Yes, the debt of HVCC is something that we look at quite frequently. It's a strong cash flow producer. If you look at the company, it historically pays a strong dividend. It increased its leverage a little bit with the transaction to buy our climate businesses a year ago. But it continues to pay down that debt, forecast would show it would continue to do so. Putting debt there is something that we continue to explore. Putting whether that debt comes in the form of an acquisition or increasing leverage with some sort of share buyback or other program, or things that we continue to explore. But our plans aren't definitive on that at the moment.

Timothy Leuliette

One of the things, just to expand upon that, is that as we have said before there is some opportunity to -- first of all, we don’t want to put cash on the balance sheet and let it sit there. I mean nobody wants to do that. The question is taking that cash off or chasing ownership etcetera. Right now, we have a difficult time putting cash to work and buying stock back already. What I don’t want to do is do anything to bring more cash back that puts a burden on our cost or reduction in earnings power of HVCC, while it just sits as cash on our balance sheet. So we are balancing that but I am sure overtime we all share the same objective that is, there should be leverage on HVCC and we don’t want to put a lot of cash on the balance sheet. So given those goals, let's let the year evolve and see where we lead [ph].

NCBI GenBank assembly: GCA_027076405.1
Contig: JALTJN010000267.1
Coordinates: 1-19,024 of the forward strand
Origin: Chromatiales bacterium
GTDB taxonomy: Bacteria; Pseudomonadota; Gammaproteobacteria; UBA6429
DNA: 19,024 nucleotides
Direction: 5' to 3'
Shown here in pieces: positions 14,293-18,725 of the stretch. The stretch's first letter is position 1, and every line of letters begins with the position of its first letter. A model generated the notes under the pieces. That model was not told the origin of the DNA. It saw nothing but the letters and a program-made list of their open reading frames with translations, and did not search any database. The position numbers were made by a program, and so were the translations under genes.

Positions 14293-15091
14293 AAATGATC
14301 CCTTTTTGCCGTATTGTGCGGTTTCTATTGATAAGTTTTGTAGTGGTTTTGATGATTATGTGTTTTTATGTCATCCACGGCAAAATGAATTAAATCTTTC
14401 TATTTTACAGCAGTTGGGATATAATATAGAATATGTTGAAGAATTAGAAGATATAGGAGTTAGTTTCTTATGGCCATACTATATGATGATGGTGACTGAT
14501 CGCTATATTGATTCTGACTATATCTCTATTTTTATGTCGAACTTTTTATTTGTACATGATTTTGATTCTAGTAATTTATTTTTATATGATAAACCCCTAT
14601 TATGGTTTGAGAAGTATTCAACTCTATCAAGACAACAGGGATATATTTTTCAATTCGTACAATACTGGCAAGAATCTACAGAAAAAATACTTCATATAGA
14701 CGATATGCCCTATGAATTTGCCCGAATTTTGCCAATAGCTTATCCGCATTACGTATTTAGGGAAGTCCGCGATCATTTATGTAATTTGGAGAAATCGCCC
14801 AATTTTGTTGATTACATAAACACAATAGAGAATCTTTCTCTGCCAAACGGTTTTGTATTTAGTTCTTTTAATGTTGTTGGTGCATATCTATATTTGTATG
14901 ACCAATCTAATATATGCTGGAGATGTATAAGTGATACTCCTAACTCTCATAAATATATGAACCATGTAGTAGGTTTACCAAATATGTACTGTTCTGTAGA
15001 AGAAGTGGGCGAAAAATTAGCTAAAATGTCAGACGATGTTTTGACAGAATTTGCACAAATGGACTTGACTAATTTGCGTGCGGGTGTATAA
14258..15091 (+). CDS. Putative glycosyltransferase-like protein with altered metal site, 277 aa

Ryan Brinkman - JPMorgan

Okay, thanks. And then maybe just a follow-up on HVCC. You guide to, I believe a 7% revenue CAGR through 2017 there, which is several percentage points stronger than light vehicle production. Are there any scenarios you can imagine under which revenue could grow potentially even faster, for example, if some of this European refrigerant legislation were to break your way in Europe, would that benefit you within that timeframe or is that a little bit longer term?